Monday, June 15, 2009

Cantt Commandment: Lucknow Cantt, more than Home

If it’s harder than usual to explain your exact address to the local pizza guy for the fifth time this year, if all landmarks in your ‘colony’ begin and end at MB Club, when questions like “And, where do we turn from MB Club?” or “How far exactly do you live from MB Club?” are almost always asked, you must certainly be living in Lucknow Cantt.

Residents of the green haven are used to being envied for the trees, clean air, walking plaza and other facilities in their part of Lucknow, and sometimes it can get embarrassing. “Cantt? So lucky yaar!” has been the usual response in college, university and then work. Sometimes one would almost immediately expect to be badgered for a treat at the famous (now closed, please!) momo-corner in the canteen. But apart from all the perks and the calm surroundings of the cantt, there is another older world with its own special character that exists in and around the Cantt.

The old Bazaars of the Lucknow Cantonment-- Topkhaana, Regiment Bazaar, Laal Kurti and Sadar bazaar still have living relics from an ancient British past. Eighty- three old Gore Nawab, a barber who operates under a yellow tarpaulin in Regiment Bazaar was christened after his exclusive services to British soldiers and young officers pre-independence. He laments the loss of his fresh faced, pink customers of yore and says he has fewer customers these days because, “the young boys want long hairstyles, with creams and puffs which I refuse to give”.

The little sweet shop run by Ganesh and Dinesh Gupta in the same bazaar was established in 1885, their most popular mithai was a milky barfi the British soldiers loved. Families such as those of Jangat Khan that left for Pakistan are still remembered as if it was only yesterday. Old rickshaw pullers such as Manvir who were just little boys then, remember the red cavalry coats of the British soldiers who walked these lanes. The same coats gave “Laal Kurti” its name. While“Topkhaana”was once a garrison for cannons.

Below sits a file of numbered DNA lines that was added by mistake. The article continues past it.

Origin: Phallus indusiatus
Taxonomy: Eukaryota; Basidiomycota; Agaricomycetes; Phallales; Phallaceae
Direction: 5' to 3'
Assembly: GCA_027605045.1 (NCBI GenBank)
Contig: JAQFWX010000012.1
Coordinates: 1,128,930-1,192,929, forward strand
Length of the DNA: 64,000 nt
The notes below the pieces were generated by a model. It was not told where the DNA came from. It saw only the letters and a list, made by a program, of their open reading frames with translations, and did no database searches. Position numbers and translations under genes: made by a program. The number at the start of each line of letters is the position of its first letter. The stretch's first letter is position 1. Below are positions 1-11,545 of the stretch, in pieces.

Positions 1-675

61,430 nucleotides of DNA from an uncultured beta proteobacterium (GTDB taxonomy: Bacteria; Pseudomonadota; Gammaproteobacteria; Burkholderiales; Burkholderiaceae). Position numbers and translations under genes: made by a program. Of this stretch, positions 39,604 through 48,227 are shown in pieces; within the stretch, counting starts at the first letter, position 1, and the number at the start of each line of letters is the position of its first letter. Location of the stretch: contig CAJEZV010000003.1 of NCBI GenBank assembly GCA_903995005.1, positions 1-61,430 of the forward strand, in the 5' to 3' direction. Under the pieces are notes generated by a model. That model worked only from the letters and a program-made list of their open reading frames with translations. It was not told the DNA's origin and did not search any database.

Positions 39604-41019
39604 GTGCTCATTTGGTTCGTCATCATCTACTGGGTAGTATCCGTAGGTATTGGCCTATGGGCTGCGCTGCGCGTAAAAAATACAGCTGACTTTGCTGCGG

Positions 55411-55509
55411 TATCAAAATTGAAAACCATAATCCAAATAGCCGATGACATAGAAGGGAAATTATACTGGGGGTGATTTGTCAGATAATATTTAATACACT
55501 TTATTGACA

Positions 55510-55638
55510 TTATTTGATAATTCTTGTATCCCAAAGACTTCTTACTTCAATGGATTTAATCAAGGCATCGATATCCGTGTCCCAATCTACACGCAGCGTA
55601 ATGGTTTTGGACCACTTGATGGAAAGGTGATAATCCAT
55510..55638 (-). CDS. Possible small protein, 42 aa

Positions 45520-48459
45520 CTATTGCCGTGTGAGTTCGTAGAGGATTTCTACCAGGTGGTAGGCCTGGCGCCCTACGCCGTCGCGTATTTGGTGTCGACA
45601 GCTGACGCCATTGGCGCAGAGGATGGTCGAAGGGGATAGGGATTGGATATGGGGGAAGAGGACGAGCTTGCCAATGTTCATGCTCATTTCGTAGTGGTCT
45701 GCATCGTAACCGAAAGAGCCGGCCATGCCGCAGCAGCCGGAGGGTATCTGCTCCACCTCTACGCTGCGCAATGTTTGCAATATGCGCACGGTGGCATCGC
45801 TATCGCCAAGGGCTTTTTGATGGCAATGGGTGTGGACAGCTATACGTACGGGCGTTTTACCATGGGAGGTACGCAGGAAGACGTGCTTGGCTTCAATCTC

The Chacha Book Sellers in Sadar Bazaar and some old tailoring stores with boards that were painted in the 1940s, continue to attract a regular stream of customers, like Chappan Bhog which is a stone’s throw away. Chacha, who sits chewing his paan at his counter has known some of his customers who are now post-graduates, doctors and engineers as little nursery going children. He is known to give a free pen or notebook every once in a while to needy students. Though sadly, old Kunj Bihari’s samosas are now forgotten while little stores such as Goel’s under the over bridge struggle against the burgeoning population and pollution around them.

While there are mysteries surrounding the many mazaars, the allegedly haunted bungalows there is also the joy of living so close to nature and amidst wilderness. The tiny wooded areas that were once home to blue bulls, partridges, wandering wolves and the like are still home to peacocks, hare, porcupines, numerous birds, snakes, civet cats and sometimes jackals.

But most of all, living in the cantt, you cannot help but wonder about the century old houses that were silent witnesses to a steady change of guard.


rajiv.saurastri said...

Nostalgia. Thats where your write-up leads me to. Precisely selected facets of cantt/ sadar. I would have added my cycling sprees to various obscure locations, often hauled up by the men in uniform, to the ups 'n downs somewhere on Sultanpur road, and to AMC centre to see the late evening films on Saturdays. And, yes... to the PT school and the canteens. Well written, Shinjini.

Mr.Dan said...

Don't know how u get words into lines ,lines into sentences and sentences into paragraphs but Lucknow Cantt cant be described much better than this one.
In a moment you get all those places in your mind and memories pass by...
Thanks for getting all those memories back to me Jini

Anurag Kumar Lucknow said...

Great keep up the good work please!